I have a hash that I know is MD5(MD5(SHA1(SHA1(MD5($pass))))), which I want to decrypt. However I have yet to find any tools which can decrypt this.

Right now my best idea is to write a python script which check the MD5 hash of all possible MD5 hashes against MD5(MD5(SHA1(SHA1(MD5(\$pass))))) to find MD5(SHA1(SHA1(MD5($pass)))), and repeat, peeling away the layers. I feel like this will take a long time though, is there a better way?

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    $\begingroup$ Just compose them and write one function def _hash(password): MD5(MD5(SHA1(SHA1(MD5(password))))); then, run the entries from your password dictionary through this composed function; When the composed function outputs your target hash, you found the password. $\endgroup$ – Ella Rose Jul 7 '17 at 18:46
  • $\begingroup$ Where are such hashes used ? I ve never seen anything like this $\endgroup$ – Richard R. Matthews Jul 8 '17 at 15:00

Right now my best idea is to write a python script which check the MD5 hash of all possible MD5 hashes

I feel like this will take a long time though

Your feeling is right. In fact, it is very possible that the universe would die before you finished.

Today most password hashes are broken by doing dictionary attacks and throwing in common substitutions. In other words, we exploit the fact that humans are in the loop and are the weakest link. So your best bet, since you know the algorithm, is to write a program that takes a dictionary file as input, runs it through the algorithm, then compare with a target hash. After going all the way through the dictionary you could concatenate words together, try common substitutions, etc. Take a look at what a password cracker like John does (or even see if you can write a custom module for John that implements your algorithm).

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    $\begingroup$ The other notable hash-cracker would be hashcat. $\endgroup$ – SEJPM Jul 7 '17 at 18:51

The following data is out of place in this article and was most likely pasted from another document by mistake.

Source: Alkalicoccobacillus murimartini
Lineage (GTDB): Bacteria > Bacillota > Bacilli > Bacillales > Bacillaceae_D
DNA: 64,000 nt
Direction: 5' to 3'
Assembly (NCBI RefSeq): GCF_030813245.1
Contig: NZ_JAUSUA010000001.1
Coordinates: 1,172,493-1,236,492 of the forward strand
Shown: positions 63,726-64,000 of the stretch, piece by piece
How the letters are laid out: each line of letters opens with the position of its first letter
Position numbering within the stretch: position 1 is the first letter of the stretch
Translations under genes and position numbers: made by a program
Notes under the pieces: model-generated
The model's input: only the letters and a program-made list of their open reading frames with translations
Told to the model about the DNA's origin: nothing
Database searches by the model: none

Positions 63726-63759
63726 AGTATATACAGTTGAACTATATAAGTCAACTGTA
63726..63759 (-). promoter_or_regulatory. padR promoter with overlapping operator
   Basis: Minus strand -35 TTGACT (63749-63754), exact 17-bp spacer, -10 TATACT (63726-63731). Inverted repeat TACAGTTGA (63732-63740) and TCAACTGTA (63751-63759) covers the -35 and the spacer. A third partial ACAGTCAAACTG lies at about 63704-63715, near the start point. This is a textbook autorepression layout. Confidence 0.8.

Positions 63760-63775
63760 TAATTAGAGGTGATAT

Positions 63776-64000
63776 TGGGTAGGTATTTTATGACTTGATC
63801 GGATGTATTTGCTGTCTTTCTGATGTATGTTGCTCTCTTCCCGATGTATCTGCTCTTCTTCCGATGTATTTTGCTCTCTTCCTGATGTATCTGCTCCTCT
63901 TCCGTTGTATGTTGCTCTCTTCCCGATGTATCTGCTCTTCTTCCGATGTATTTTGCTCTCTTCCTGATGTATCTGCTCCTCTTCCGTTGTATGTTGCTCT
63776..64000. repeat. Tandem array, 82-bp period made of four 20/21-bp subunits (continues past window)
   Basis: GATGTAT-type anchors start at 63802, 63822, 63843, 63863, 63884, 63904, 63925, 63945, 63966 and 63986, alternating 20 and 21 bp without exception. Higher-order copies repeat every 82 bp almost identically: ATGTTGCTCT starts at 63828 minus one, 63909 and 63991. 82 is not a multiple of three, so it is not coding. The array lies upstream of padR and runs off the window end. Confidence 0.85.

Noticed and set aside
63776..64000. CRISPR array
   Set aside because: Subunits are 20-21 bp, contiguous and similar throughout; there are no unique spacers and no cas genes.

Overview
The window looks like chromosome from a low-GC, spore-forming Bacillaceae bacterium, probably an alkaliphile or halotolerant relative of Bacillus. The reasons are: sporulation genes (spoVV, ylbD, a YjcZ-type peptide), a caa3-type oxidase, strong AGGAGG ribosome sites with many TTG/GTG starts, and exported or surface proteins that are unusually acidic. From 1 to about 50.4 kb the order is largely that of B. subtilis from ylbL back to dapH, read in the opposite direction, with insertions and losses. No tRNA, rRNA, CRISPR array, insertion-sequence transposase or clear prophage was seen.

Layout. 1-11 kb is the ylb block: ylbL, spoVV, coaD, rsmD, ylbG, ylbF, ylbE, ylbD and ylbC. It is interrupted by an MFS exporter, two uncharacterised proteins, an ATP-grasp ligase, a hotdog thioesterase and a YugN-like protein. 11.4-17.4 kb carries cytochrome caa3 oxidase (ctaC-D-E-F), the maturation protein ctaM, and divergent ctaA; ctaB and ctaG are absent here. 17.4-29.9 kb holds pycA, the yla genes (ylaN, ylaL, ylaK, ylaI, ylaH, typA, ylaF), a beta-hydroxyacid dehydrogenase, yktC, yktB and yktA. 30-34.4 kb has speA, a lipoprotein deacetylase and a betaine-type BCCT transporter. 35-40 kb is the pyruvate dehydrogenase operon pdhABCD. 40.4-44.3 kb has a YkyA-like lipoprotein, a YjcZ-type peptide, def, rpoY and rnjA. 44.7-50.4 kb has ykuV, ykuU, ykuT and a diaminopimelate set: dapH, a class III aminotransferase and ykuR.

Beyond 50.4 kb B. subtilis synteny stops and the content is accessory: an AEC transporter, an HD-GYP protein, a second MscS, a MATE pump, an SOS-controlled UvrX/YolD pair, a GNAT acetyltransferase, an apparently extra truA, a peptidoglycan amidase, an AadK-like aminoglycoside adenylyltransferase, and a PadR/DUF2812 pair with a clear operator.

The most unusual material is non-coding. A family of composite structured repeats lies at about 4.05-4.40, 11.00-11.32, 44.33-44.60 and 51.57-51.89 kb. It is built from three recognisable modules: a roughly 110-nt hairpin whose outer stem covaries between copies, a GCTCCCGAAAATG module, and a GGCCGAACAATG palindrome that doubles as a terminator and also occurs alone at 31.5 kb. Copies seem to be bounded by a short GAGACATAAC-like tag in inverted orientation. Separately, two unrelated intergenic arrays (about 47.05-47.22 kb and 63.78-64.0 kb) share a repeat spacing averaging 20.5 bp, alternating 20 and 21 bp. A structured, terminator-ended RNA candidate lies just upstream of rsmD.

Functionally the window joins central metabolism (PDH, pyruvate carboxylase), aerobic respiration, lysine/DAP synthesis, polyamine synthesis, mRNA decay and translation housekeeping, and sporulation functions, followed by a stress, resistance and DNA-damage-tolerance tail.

What you have is a hash, not an encryption as such you can not decrypt it. What you are looking for is a pre image. A value which would produce the desired results. It is a near certainty there are infinitely many values which result in your desired hash however finding even one of them may be exteemely difficult without knowing something about the original value you are looking for. If you know something about the value like it is a short alpha numrric password or a dictionary word etc. You can enumerate all possible values for the input and calculate the full hash (all layers). You do not need to peel the layers one by one nor would that be even remotely computationally feasible.

If you can't limit significantly the search space for original value I'm afraid you are out of luck it can't be done with computing resources available today or in the foreseeable future.

Writing your own Python script is likely a very inefficient method of conductong a brute force search. Both md5 and sha-1 are efficient hash algorithms with some very fast implementations including some specificly for brute force which work on batches. Obviously you should prefer basing your code on one of those.


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